Friday, June 1, 2012

# 123 - Serving and Struggling

In the midst of trying to keep up with my health, as much as possible, I took on a task that I thought might be approachable. First of all, before I had heard back from the Social Security Administration on my disability hearing decision, I had been summoned to appear before court as a potential Grand Jury member.

Never did I imagine that I would be selected. I could not check the "disability" box at that date because a formal decision had not been made and this was a court summons I am dealing with. I figured I would show up, go through the selection process, then go home.

Since I am struggling with my health on a day to day basis, I wake up and never can tell if the day will find me feeling strong or in a bad place. All I can do with the level of deterioration I have experienced is to go at the pace my body sets for me and try to do the right things to give myself as many good days, per week, as I can grab.

Oh, I am good at putting on a smile and appearing as healthy as possible to outsiders. But, I cannot hold up to prolonged activities. Those who are around me regularly know more about my limitations and are prepared for a sudden crash. Others...I make my exit before it happens. Well, at least I do my best to make an exit so I am not embarrassed terribly by my body not cooperating.

As luck would have it, the judge selected me to serve on the Grand Jury panel. I sat there and tried to breath normally. Two days per week. That doesn't seem like much, but the issue with MY body is that I can never rely upon my body to operate correctly. I might have two good days per week, but those days might not fall upon the days that I'm needed for service. I felt a bit panicked.

I sit there among the others being selected and I keep telling myself that I will simply cater my life around serving on the Grand Jury so that I can make it through those two days per week, as best as I can. The big problem is that service is for three months. But, a good part of this difficult situation was that my husband works in the same building I would be serving as a Grand Juror...this means I could ride to court with him and go home with him as the driver. Being on the road is very challenging for me because of my reconstructed cervical spine. I don't like having this difficulty, but it's part of my life and part of the considerations I must make when needing to travel.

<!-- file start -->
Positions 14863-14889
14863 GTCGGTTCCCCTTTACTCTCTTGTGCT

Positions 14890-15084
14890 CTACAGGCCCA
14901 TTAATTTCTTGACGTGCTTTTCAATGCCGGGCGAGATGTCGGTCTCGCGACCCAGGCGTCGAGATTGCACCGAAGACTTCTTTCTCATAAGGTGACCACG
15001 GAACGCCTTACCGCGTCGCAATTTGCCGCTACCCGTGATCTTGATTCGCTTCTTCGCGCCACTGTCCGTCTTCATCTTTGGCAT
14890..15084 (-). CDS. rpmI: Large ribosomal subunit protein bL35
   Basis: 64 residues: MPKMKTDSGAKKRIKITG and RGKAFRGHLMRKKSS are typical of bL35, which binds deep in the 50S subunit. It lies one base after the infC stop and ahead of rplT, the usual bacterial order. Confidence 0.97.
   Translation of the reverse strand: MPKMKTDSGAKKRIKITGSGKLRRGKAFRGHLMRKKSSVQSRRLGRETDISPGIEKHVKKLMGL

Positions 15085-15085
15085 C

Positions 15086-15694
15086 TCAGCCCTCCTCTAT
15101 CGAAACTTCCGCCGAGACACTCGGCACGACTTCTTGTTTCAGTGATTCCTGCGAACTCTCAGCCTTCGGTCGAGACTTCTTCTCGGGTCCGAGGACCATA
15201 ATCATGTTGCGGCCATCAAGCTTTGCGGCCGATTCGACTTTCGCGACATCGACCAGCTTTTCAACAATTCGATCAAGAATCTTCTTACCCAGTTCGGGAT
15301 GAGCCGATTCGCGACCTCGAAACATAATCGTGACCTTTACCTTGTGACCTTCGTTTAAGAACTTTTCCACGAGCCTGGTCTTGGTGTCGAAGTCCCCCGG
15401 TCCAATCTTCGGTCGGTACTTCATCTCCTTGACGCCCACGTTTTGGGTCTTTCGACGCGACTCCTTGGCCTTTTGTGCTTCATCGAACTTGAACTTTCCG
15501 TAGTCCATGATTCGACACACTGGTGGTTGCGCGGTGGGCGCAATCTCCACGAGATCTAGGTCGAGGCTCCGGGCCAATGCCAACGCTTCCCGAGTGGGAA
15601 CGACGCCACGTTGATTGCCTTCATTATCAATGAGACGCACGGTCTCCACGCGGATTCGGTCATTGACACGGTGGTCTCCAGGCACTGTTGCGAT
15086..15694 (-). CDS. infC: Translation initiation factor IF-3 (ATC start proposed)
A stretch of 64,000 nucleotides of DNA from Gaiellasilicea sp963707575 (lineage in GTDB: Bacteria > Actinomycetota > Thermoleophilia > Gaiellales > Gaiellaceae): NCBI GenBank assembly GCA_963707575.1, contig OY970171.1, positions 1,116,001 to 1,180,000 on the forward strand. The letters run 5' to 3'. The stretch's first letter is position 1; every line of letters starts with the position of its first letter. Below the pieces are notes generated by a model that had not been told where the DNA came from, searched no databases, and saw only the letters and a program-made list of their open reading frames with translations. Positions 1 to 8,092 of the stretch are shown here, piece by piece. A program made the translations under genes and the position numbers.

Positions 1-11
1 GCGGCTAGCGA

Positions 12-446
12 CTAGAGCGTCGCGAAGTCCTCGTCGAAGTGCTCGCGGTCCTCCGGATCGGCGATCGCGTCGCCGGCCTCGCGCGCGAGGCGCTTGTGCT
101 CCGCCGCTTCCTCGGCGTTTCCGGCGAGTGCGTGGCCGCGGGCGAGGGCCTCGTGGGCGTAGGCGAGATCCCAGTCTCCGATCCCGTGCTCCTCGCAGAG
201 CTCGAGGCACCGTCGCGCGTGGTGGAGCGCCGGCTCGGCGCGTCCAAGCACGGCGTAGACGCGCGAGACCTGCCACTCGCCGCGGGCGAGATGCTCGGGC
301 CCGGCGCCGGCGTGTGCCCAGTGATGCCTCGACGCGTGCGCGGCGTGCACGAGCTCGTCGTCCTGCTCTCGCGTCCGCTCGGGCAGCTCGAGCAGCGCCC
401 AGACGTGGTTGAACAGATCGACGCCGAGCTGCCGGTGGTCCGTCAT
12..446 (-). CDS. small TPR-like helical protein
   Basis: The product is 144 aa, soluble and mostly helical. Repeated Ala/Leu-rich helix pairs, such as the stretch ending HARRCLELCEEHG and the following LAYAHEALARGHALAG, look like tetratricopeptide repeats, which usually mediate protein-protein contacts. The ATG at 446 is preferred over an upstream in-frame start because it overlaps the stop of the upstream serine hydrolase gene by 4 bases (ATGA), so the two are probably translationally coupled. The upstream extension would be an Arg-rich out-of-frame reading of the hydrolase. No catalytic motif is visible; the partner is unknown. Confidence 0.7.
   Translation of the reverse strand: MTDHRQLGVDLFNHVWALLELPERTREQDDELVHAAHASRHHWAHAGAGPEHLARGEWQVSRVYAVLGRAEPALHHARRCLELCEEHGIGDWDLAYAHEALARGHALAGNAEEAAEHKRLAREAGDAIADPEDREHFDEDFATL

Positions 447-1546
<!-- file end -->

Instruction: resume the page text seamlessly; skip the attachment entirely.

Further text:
After the selection process and after hearing my name called for service, I kept telling myself that I could do it. Positive talk began to flow through my head. I could do this! Yes, I am indeed disabled, but I am ALLOWED to earn poverty level income and to do minimal work --- once a formal decision had been made --- so I knew I would still be okay with serving, even with a disability label attached to me. Many disabled persons find the energy and time to volunteer or to serve the community in whatever capacity their body allows. The problem is...the capacity is not reliable enough to earn a paying position that would require consistency and good health to keep up.

However, as I sat in the jury box with my name on the list as those who would serve for this Grand Jury term, I held my breath as I heard the judge select me as Grand Jury Foreman.


How could I lead a Grand Jury for three months when I could not even guarantee that I could lift my head off the pillow each morning? Everyone sitting in the jury box with me began to look my direction. I gave a smile of appreciation and remembered that my position allowed for absences.

To date, I've served two months on the Grand Jury. After my service had begun, I finally got my letter of disability in the mail and my attorney said there was no problem with me serving on a Grand Jury, that many disabled persons serve because they are one of the few, along with the retired, who have the time to dedicate two days per week for this kind of service. Although, my attorney also expressed concern at my physical ability to keep up with this service.

I knew, all along, that this service would take a hard toll on my body. I knew it would eat into my "good days" left for myself and for my family during the rest of the week. I knew this position would expose me to mass populations in the city and to germs that I have great difficulty battling with my suppressed immune system. But, once I was selected to be Foreman, I felt tremendously compelled to fulfill the duty while knowing that I would never again be able to do so. In the future, I would have my disability ruling to provide so that I can avoid putting myself in this situation.

Yes, it's been very challenging for me on a physical level. There are many nights I am not able to sleep but three hours before having to go in for a hard day of service. We hear approximately 80 cases per day, which include many sexual assaults of a child, brutal murders, investigations and everything else you can imagine. Since I live in the Greater Houston area, we see it all. Some of it makes my stomach turn. Having Addison's does not add to my situation of being in extremely stressful situations two days per week. Anyone who knows of serving on a Grand Jury knows it goes above and beyond serving on a regular's for an extended commitment and includes heavy case-load and a broad scope of felonies. We do not hear misdemeanor stuff, we hear the disturbing part of criminal nature.